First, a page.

Sugar the Pill

August 31, 1999

90%:  Corporate information now created in an electronic format.[¬]

84 billion: E-mails sent every day worldwide.[¬]

60%: Total of all person-to-person communications now made by e-mail among employees of European enterprises.[¬]

Paper has been the medium in legal matters for centuries and converting to electronic storage has not been simple. Despite e-mail being the main cog in the wheel of business, law firms have not been quick to save trees. In their recent guidelines on e-mail, the Law Society wrote that a majority of firms still print all e-mails before filing. Indeed, Browning Marean, a partner in DLA Piper Rudnick Gray Cary in the US, recounts how a US law firm in a high-rise building had created such a vast amount of paperwork in storage rooms that the fire department determined the entire building was leaning in that direction!

The Need for Electronic Storage, and a Usage Policy
Printing and storing e-mail not only wastes space, it obviates the ability tosearch for individual messages quickly or to enforce an e-mail policy. Nor is it in line with rules and regulations for information retention. Yet, while the Law Society has made it clear that it is no longer necessary to print e-mails, storage on back-up tapes is in my view equally problematic. It is time for law firms to put into practice more efficient approaches to electronic document retention, namely e-mail archiving.

Hard copies, even those stored in a records management system, and data stored on back-up tapes take significantly longer (and cost more) to search and retrieve than data held in an electronically archived version. Saving a paper copy of the original provides inadequate back-up and does not guard against unforeseen contingencies such as a natural disaster. Moreover, it does not preserve all of the metadata associated with the e-mail – such as who the original author was, whether it has been modified and more.

Rule 13 of the Solicitors’ Practice Rules requires that principals ensure that their practice is supervised and managed so as to ensure compliance with the various Acts and regulations governing solicitors. A number of recent high profile cases involving law firms and their staff clearly illustrate the need for an e-mail policy that guides users as to what to save and what to delete – and the wisdom of ensuring that the policy is actually adopted in practice. Your firm’s e-mail policy should cover internal as well as external e-mail. Regulatory pressures  mandate a policy in the case of external e-mail and  best practice requires one in the case of internal e-mail. With an effective e-mail archiving system, the policy can be enforced up front, leaving less to chance from misinterpretation by users.

Once developed, all partners, consultants and staff (temporary and permanent) should be informed of the policy and educated on its practices. It should then be reviewed regularly to ensure it stays fit for purpose.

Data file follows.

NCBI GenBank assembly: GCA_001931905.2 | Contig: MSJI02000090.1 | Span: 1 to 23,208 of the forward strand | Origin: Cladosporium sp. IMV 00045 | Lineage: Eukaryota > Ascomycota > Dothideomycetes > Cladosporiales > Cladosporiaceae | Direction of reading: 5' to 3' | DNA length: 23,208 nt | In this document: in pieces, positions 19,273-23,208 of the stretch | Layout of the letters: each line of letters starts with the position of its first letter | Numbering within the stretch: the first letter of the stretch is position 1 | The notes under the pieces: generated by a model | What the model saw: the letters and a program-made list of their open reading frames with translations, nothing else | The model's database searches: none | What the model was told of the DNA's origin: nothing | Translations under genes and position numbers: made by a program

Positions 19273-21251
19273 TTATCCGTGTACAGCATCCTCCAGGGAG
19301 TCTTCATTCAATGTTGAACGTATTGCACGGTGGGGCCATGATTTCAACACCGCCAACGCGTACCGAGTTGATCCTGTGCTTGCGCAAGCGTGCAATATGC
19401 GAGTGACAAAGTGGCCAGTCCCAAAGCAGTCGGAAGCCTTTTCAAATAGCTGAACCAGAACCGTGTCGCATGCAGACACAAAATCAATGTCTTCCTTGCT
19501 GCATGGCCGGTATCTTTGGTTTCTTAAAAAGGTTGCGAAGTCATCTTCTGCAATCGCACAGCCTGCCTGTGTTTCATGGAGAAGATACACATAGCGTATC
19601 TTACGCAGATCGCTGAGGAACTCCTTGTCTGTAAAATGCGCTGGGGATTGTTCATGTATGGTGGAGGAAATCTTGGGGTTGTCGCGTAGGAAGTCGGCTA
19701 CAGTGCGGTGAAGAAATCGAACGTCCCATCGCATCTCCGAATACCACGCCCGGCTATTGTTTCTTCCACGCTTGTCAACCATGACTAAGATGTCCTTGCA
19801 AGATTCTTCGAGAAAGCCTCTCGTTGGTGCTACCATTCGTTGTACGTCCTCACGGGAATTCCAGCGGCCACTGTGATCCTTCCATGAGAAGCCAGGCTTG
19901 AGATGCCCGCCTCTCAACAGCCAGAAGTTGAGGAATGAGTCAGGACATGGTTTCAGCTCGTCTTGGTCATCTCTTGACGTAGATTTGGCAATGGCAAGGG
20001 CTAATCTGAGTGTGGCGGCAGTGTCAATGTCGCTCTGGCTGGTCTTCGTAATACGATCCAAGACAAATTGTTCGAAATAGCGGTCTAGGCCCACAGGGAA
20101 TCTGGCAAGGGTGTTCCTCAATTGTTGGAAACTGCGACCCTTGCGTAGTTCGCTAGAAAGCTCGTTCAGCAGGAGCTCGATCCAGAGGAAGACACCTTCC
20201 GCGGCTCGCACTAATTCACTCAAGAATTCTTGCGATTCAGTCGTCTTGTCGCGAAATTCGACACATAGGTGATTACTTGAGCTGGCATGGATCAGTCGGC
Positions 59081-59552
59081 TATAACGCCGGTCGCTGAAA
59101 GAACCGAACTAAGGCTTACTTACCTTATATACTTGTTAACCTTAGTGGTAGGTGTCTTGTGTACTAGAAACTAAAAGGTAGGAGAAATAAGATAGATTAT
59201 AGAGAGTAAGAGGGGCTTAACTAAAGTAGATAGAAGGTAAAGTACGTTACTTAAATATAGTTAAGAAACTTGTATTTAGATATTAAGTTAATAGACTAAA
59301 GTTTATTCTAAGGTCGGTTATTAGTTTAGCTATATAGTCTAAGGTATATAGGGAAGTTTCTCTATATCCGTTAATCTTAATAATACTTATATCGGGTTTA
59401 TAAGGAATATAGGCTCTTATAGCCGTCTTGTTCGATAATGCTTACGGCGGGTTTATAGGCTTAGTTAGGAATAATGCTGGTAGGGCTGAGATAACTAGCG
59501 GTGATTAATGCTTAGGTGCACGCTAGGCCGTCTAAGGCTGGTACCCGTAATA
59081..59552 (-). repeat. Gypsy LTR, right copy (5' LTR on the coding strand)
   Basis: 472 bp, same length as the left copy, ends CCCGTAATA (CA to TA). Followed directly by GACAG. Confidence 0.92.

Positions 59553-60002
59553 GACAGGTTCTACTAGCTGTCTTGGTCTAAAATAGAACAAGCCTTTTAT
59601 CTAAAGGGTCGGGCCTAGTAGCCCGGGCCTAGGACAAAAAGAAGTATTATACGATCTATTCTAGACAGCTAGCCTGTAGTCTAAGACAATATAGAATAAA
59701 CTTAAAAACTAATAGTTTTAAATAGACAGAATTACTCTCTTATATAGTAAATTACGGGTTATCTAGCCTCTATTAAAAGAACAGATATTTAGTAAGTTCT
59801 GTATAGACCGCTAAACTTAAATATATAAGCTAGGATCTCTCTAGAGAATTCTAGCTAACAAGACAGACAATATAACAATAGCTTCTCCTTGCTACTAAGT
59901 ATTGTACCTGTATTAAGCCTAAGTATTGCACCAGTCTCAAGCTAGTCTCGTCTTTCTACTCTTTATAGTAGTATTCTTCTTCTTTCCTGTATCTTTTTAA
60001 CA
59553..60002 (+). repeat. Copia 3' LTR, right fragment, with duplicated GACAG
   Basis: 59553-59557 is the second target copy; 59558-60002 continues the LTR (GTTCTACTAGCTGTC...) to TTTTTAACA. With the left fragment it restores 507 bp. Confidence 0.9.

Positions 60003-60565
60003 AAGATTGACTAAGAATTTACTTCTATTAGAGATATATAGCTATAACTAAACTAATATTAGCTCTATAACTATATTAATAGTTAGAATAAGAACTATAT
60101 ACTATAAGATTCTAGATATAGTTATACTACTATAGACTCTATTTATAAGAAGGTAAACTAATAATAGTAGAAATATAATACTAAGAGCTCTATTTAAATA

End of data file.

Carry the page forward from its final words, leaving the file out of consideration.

As I have indicated, some elements of business regulation, such as those arising from the Data Protection Act, the Freedom of Information Act and Sarbanes-Oxley (governing UK companies that list in the US), now require structured electronic retention of information, forcing firms’ clients to develop and vigilantly enforce information retention policies for e-mail. Firms need to follow suit.  Recent updates to the Civil Procedure Rules put the onus on law firms and fee earners of those firms to advise clients on best practices for disclosing electronic information; that information needs to be part of a corporate retention procedure and process. If the firms themselves do not practice what they preach, they cannot very well act as an authority – and shouldn’t be surprised when their clients struggle to locate records required for disclosure in a legal matter.

Storage, retrieval and regulatory issues should convince firms to implement electronic archiving.  But, in case there is doubt, it is now clear that printed e-mails are no longer required for legal reasons. In November 2005, the Law Society published its revised E-mail Guidelines for Solicitors. For the first time, the guidelines state explicitly that firms need not print e-mails if, instead, their e-mail archives are held in a suitable managed electronic storage system.

Archiving Solutions
There are proven archiving solutions on the market that ensure that the risks of e-mail are managed, and its full benefits realised. The Law Society’s guidelines encourage firms to consider actively monitoring the availability of such systems.

So how do law firms develop a solution that’s right for them?

Quocirca Ltd, the technology analyst firm, offers some advice:  “Adapting IT to support the requirements of good corporate governance is not rocket science. It all comes down to keeping information that needs to be kept and being able to find stored data as it is needed.” Information retention is fundamental to all businesses, regardless of the sector, and firms should find a robust, scalable and proven archiving system – you don’t need one that is tailor-made for law firms.